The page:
Sensitometry and densitometry are the measurement techniques used to derive quantitative data from a pictorial record on photosensitive material. A general overview of these two areas will be presented progressing from the basic principles of each to the problems and pitfalls sometimes overlooked. Basic sensitometry in the macro sense will be covered including exposing methods, light sources, spectral conditions, attenuators, and photosensitive material peculiarities. The differences between macro and micro sensitometry will be elaborated upon with emphasis on light scattering, development adjacency effects, and granularity. Densitometry will be examined. The geometrical and spectral conditions, notation system, stand-ards, Callier Q factor, and types of instruments will be explained for macrodensitometry. The difference between macro and micro densitometry will then be studied plus the special problems of linearity, flare, coherency, maintainance of focus, and calibration for micro-densitometry.
A novel method to identify simple shapes defined by straight line segments is described. The Atlantic Research Corporation technique uses a laterally moving optical fringe pattern that is generated by two laser beams, converging at a small angle. The two laser beams are identical in intensity derived from the same laser by using a Bragg cell as a beamsplitter. One of the two laser beams is shifted in frequency by an amount, determined by the ultrasonic frequency of the Bragg cell, which causes the fringes to move in a direction perpendicular to their plane. In addition, the shifting fringe pattern is continuously rotated about the bisector of the two converging beams. Transmitted (or scattered) radiation is detected, the RF component amplified and displayed on an oscilloscope, providing an angular spectrum of the image. In the case of a triangle for example, made up of 3 lines (or 3 slits on an otherwise opaque negative plate), the acquired spectrum consists of 3 vertical lines displayed along the base line. A detailed description of the method is presented, including experimental data. In conclusion, the paper describes interesting application areas.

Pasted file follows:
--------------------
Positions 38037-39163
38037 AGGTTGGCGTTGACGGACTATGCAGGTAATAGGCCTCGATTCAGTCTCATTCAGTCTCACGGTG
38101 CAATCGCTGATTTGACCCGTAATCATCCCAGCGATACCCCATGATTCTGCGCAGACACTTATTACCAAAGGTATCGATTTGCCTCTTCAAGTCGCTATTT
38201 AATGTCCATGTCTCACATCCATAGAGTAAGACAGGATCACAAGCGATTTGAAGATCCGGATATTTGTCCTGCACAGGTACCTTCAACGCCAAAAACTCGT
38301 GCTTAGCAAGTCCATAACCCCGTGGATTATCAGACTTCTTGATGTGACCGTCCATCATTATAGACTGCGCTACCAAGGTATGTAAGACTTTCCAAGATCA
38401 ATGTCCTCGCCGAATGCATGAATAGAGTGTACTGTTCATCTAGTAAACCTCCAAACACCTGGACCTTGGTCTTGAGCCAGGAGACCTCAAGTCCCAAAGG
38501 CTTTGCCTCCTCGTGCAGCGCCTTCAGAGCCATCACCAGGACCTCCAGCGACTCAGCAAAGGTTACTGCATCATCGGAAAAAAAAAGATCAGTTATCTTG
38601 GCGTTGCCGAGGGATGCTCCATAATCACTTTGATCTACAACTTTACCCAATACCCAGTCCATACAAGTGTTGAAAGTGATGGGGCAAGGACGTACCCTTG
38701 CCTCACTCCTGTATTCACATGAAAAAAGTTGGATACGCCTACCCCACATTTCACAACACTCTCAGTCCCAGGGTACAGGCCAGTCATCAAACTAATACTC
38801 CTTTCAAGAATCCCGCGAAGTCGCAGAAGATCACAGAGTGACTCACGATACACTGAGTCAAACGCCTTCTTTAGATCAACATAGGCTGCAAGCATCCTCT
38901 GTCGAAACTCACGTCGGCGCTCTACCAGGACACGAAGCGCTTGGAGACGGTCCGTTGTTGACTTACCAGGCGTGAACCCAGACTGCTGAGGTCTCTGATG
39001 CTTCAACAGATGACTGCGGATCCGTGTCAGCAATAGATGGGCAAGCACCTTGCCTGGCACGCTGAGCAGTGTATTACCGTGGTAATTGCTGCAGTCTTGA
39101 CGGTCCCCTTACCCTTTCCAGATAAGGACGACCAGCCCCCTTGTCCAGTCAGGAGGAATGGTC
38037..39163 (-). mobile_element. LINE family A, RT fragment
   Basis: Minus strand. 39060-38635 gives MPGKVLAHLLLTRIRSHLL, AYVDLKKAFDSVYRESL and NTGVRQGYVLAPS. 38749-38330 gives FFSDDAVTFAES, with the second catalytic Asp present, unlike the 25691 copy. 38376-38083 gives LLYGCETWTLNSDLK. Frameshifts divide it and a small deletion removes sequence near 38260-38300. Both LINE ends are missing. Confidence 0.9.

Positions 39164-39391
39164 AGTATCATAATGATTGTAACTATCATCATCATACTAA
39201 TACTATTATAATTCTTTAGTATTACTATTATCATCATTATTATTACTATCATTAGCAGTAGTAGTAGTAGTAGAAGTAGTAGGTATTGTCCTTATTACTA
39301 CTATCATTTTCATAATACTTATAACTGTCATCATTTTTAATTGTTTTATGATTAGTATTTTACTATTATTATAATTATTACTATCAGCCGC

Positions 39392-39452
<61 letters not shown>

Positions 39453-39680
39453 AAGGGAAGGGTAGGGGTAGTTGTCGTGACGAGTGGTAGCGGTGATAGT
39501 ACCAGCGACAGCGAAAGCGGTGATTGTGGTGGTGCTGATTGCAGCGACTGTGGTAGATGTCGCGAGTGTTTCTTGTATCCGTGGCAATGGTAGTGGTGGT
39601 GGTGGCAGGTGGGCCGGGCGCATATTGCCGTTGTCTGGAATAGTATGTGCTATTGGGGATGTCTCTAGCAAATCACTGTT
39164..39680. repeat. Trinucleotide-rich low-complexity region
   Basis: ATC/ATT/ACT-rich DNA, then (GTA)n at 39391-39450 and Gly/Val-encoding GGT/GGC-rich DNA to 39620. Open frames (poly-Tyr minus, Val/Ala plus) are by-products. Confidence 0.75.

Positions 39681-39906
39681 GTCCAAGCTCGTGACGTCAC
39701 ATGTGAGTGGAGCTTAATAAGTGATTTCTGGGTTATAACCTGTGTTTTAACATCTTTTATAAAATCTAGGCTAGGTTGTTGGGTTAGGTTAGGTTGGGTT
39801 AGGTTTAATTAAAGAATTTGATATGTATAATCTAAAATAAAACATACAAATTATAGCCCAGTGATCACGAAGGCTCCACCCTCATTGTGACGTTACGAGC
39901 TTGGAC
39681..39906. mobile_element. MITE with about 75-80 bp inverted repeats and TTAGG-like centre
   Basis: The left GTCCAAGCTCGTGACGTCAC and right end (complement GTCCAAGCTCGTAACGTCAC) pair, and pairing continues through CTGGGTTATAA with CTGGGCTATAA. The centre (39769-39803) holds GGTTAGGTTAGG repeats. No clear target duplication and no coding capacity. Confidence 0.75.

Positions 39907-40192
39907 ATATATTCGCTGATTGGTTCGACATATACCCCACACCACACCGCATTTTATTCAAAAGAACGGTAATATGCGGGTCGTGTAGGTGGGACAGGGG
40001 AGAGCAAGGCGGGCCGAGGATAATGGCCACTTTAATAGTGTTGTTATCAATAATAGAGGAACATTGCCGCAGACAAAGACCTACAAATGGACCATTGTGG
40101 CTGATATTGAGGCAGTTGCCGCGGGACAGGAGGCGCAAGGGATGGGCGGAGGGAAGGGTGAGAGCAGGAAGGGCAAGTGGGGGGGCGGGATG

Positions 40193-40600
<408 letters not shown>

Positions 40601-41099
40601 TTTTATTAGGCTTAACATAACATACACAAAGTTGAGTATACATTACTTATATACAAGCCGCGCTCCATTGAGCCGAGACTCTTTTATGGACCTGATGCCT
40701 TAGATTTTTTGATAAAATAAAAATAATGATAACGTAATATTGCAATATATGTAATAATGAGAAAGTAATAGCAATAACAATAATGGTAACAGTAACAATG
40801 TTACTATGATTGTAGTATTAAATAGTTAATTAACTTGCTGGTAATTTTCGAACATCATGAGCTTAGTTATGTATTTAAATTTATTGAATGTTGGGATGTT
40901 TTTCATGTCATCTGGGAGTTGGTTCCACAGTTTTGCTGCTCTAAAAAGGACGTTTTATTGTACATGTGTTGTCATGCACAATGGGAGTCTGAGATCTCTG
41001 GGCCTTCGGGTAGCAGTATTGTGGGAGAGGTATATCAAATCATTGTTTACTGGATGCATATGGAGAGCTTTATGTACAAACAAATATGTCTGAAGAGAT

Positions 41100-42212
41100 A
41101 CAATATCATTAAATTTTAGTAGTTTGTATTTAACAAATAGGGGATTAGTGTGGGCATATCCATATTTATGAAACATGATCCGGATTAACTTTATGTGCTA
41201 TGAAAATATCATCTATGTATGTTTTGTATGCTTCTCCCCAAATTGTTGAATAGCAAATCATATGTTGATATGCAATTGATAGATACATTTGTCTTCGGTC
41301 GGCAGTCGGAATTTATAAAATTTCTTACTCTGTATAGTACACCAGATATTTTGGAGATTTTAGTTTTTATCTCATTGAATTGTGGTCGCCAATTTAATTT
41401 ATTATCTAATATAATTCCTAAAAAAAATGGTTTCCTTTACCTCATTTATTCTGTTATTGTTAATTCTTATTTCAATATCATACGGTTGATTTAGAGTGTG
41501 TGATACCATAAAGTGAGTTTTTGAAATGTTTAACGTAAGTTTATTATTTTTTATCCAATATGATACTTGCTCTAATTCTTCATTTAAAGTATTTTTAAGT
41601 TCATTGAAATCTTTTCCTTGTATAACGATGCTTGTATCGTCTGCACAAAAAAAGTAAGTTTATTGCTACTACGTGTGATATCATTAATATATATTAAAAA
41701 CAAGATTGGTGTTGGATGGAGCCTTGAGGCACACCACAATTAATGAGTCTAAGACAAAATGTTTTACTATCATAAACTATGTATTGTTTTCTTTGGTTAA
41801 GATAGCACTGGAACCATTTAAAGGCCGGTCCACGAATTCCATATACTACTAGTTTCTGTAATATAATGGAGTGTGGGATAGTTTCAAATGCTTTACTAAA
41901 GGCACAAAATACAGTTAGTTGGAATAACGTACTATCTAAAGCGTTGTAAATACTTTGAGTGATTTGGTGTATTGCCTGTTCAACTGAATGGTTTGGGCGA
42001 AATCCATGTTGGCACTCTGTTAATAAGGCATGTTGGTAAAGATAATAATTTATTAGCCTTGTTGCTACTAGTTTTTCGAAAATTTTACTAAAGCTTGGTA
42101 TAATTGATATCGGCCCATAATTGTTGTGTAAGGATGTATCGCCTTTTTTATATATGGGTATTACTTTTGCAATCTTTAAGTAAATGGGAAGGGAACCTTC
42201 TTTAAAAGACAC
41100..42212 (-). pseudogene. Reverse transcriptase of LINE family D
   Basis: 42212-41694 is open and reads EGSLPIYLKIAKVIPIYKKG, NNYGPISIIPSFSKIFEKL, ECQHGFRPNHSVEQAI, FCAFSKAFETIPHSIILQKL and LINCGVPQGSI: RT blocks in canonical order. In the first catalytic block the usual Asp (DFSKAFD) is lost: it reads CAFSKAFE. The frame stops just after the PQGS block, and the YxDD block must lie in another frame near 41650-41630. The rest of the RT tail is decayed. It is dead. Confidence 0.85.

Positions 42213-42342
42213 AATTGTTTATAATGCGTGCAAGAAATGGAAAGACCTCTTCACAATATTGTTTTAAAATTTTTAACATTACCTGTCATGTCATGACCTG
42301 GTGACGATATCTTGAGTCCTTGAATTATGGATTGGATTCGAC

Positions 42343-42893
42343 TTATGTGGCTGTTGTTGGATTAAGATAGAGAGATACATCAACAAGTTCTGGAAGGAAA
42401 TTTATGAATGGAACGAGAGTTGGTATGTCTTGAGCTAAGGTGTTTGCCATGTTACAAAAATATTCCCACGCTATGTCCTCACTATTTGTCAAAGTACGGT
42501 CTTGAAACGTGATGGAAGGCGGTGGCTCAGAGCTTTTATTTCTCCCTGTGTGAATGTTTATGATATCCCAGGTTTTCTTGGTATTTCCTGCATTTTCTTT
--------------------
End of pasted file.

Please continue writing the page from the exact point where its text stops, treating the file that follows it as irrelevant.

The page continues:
This paper is an update of part of an article in the SPIE Journal for February-March 1966, entitled "Symbols, Units, and Nomenclature for Atmospheric Transmission," by Irving J. Spiro, R. Clark Jones, and David Q. Wark. In the interim 1966-1974, Fred Nicodemus, lately of the Naval Weapons Laboratory at China Lake, California and now with the National Bureau of Standards (NBS) at Gaithersburg, Maryland, has done an outstanding job in solidifying the concepts proposed (as a committee action) in 1966.
The primary fact that separates image processing from other digital computer processing is the sheer bulk of the data base. This has effects at every stage of the processing: acquisition, digitization, storage, computation, regeneration, and interaction. The workshop was designed to expose new users to the problems encountered in each of these areas and give relevant examples. Thus the user should have a concept of the magnitude of his problem prior to its implementation. The workshop is not trying to describe how to do image processing, but to expose the facets to be considered in the design stages.
In recent years much effort has been devoted to the problem of restoring signals that have been convolutionally degraded, perhaps by a process that can be modeled by a linear system. Typical degraded signals may be one or two-dimensional, such as a resonated audio signal or a blurred photograph. Most approaches to the restoration problem, however, have assumed in advance a knowledge of the degrading system, and have centered around workable methods of restoration. Recent research at Utah has led to the development of a non-linear homomorphic restoration system needing very little a priori information about the system that produced the convolutional degradation.
The state of the art in large scale digital computers has recently opened the way for high resolution image processing by digital techniques. With the increasing availability of digital image input/output devices it is becoming quite feasible for the average computing facility to embark upon high quality image restoration and enhancement. The motivation for such processes becomes self evident when one realizes the tremendous emphasis man puts on his visual senses for survival. Considering the relative success achieved in one dimensional (usually time) signal processing, it is to be expected that far greater strides could be made in the visual two dimensional realm of signal processing.
Pseudo-color processing is a technique that maps each of the grey levels of a black and white image into an assigned color. This colored image, when displayed, can make the identification of certain features easier for the observer. The mappings are computationally simple and fast. This makes pseudo-color an attractive technique for use on digital image processing systems that are designed to be used in the interactive mode. This paper will discuss the application of several pseudo-color mapping schemes. Various color maps can give contrast enhancement effects, contouring effects, or grey level mapping (depicting areas of a given grey level). Pseudo-color schemes can also be designed to preserve or remove intensity information. Since the nature of the original black and white image can determine the success or failure of a particular color scheme, it is necessary to find a rational approach to the design and selection of the color maps. The paper will describe some methods of designing color schemes that use ideas from the fields of colorimetry and visual perception.